St. Louis Medication Error Lawyer
Doctors must evaluate the safety and effectiveness of each medication they administer to a patient. The provider must know the patient’s medical history, determine the correct dosage, instruct the patient on how to take the medication, and monitor the patient for any adverse effects. When a medical provider makes an error at any point in this process, the patient can be placed at risk of serious physical harm.
If you have been the victim of a medication error in the hospital or from a medical provider, you may be entitled to compensation for your injuries and losses. The St. Louis medication error attorneys of Sumner Law Group, LLC, can help you understand your legal rights. With more than five decades of combined legal experience, our attorneys have earned a reputation for never backing down from a fight for what’s right.
Contact our firm today for a free case review with a knowledgeable St. Louis medication error lawyer. We will handle your case on a contingency-fee basis. That means we get paid in your medication error case only when we win compensation for you.
Common Medication Errors in Hospitals
Common types of medication errors made in hospitals include:
- Patient information errors. Medication errors can arise when healthcare professionals fail to take full patient histories or inaccurately record the patient’s history. This can lead doctors to erroneously prescribe medications that can cause an allergic reaction or an adverse reaction with other medications the patient takes.
- Drug information errors. Medication errors can also occur when doctors and pharmacists make mistakes in processing information about drugs to be administered to a patient. For example, a physician may fail to check a drug’s reference sheet to confirm whether a drug being prescribed has any adverse interactions with other medications the patient takes. Doctors can also make mistakes in calculating an effective and safe dosage for a patient. That mistake can lead to a patient receiving too little of a medication and getting less or no therapeutic effect, or too much medication and suffering an overdose. Doctors can also make errors in writing out prescriptions with incorrect or confusing abbreviations. Pharmacists can compound these errors by failing to confirm a prescription order.
- Inadequate communication. Hospital staff may make errors in administering medication when staff members fail to communicate regarding a patient’s care. For example, different specialist physicians may not confirm with one another what medications they are prescribing for a patient. That lack of communication creates a risk of adverse interactions between drugs. Nurses may also fail to properly hand off a patient’s care during shift changes. When that happens, patients can miss prescribed medication doses or receive double dosages.
- Problems with medication storage. Many medications must be stored within certain temperature ranges or in other specific conditions. If the medication is allowed to sit outside of the required storage conditions, the medication can spoil and end up causing illness or other harm to a patient.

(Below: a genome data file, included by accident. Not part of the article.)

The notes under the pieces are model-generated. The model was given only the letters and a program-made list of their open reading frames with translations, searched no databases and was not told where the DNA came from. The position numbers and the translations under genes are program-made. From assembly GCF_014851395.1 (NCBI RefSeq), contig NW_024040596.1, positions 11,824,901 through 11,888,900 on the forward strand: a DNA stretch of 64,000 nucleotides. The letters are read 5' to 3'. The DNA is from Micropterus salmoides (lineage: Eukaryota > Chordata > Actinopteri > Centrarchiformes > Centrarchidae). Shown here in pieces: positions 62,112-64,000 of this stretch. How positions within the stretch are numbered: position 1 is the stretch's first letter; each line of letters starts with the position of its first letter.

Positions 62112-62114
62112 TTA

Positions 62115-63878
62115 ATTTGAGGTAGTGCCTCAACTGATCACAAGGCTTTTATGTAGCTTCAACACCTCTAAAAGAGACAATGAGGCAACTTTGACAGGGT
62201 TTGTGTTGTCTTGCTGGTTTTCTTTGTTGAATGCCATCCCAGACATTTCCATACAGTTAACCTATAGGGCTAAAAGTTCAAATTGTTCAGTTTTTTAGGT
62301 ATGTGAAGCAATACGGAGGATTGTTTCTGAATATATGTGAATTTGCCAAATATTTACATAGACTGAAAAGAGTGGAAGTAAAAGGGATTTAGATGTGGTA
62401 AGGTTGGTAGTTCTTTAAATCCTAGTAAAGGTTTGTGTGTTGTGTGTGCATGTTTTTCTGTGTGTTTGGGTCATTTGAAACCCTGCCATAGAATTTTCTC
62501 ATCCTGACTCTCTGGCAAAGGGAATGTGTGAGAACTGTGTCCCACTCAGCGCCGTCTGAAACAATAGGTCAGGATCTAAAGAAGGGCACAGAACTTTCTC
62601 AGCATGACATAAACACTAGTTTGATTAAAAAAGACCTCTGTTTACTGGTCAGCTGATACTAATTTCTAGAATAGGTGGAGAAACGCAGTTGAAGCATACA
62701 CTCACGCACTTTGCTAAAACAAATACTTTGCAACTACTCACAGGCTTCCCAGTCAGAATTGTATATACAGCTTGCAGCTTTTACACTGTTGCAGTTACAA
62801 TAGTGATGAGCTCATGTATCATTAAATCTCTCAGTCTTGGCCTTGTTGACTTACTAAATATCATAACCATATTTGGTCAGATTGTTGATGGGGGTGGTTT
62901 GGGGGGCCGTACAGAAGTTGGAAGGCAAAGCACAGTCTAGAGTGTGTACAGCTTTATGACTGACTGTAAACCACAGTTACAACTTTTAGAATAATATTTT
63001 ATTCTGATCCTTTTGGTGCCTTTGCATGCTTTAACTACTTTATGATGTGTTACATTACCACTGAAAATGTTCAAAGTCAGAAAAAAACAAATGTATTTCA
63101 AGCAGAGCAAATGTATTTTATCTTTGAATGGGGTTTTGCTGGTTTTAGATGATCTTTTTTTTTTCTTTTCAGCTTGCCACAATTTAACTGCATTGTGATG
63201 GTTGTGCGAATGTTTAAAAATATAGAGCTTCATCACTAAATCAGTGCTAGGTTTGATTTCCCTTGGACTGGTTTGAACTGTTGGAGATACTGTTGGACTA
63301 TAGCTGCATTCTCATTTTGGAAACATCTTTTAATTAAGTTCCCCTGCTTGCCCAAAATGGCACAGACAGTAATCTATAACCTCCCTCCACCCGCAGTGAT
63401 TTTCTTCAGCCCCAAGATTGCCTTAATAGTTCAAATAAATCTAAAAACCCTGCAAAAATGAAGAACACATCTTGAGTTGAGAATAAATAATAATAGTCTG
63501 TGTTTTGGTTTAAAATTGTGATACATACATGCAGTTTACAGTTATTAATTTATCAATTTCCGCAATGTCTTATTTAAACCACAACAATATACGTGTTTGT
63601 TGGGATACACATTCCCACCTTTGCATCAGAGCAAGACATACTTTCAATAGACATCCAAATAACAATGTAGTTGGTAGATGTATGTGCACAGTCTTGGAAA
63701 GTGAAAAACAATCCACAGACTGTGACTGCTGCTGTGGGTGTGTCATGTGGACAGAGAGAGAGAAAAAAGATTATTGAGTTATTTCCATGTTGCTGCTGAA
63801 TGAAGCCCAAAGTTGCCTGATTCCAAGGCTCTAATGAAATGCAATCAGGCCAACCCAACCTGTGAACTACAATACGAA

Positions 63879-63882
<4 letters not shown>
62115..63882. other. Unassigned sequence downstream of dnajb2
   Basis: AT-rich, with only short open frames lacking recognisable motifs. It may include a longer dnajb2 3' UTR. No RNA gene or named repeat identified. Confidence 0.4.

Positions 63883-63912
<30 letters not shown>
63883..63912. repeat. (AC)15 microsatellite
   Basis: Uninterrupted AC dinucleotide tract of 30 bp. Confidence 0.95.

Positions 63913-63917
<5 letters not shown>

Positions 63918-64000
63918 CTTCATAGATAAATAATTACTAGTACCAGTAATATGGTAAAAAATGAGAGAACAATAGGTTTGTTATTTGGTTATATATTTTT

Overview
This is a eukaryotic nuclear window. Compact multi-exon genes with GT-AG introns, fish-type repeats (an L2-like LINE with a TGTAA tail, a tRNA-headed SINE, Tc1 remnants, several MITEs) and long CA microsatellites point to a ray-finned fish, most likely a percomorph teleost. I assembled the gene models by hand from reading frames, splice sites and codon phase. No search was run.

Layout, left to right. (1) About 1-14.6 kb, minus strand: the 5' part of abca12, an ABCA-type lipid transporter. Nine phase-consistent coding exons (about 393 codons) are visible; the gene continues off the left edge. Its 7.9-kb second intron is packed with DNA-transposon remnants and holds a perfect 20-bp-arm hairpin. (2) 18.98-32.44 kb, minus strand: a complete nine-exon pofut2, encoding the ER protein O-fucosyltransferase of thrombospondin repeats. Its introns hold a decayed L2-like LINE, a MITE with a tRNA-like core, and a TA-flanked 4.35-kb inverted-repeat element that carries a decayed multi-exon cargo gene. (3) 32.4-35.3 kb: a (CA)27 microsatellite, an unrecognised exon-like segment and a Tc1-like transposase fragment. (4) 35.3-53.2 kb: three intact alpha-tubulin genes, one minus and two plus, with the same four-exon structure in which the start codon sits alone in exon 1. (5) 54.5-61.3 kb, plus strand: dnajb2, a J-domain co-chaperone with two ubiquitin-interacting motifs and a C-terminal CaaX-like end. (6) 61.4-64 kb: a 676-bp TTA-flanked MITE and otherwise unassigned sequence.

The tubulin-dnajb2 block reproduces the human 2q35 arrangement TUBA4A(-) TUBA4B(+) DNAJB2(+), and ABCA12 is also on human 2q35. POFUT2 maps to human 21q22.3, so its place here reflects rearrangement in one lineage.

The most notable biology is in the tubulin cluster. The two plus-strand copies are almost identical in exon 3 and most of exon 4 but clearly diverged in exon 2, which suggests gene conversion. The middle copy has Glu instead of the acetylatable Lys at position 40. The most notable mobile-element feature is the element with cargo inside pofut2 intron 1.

- Lack of monitoring patients on medication. Hospital patients who are given medications should be monitored for any adverse interactions or other health complications. Through carelessness or negligence, hospital staff may not adequately monitor a patient’s condition or fail to promptly detect and act on signs of adverse reactions. Providers should also follow up with patients after discharge from the provider’s care.
- Poorly trained staff. Poorly trained hospital staff can commit different kinds of avoidable medication errors, such as administering medication to the wrong patient or administering the wrong medication or wrong dosage to a patient. Proper training includes ensuring that staffers always confirm a patient’s identity and verify that the medication being given matches the prescription order. Staff should also use their knowledge and common sense to check in with a prescribing physician if a medication dosage appears to be dangerous.
- Lack of patient education. Healthcare providers should ensure that patients have all necessary information related to taking a medication. They should know when medications should be taken, whether a medication should be taken with food or on an empty stomach, what symptoms the patient should monitor themselves for, and whether the patient should avoid alcohol, caffeine, or certain foods.
Compensation Through a Medication Error Lawsuit
If you have suffered harm due to a medication error, you may be entitled to seek compensation for these damages:
- Medical treatment expenses for illnesses or other conditions caused by the medication error
- Long-term care expenses, such as rehab or home health services
- Lost income or earning capacity, if a medication error keeps you out of work longer than you otherwise would have been
- Pain and suffering
- Lost quality of life, such as due to disabilities or reduced life expectancy caused by a medication error
Talk to a St. Louis Medication Error Attorney Now
When you have been injured due to a medication error, you have the right to demand answers. Contact Sumner Law Group, LLC, today for a free consultation with a St. Louis medication error attorney. We understand what you are going through, and we are here to help you hold the responsible party accountable. Let us help you pursue the financial compensation you need and the justice you deserve.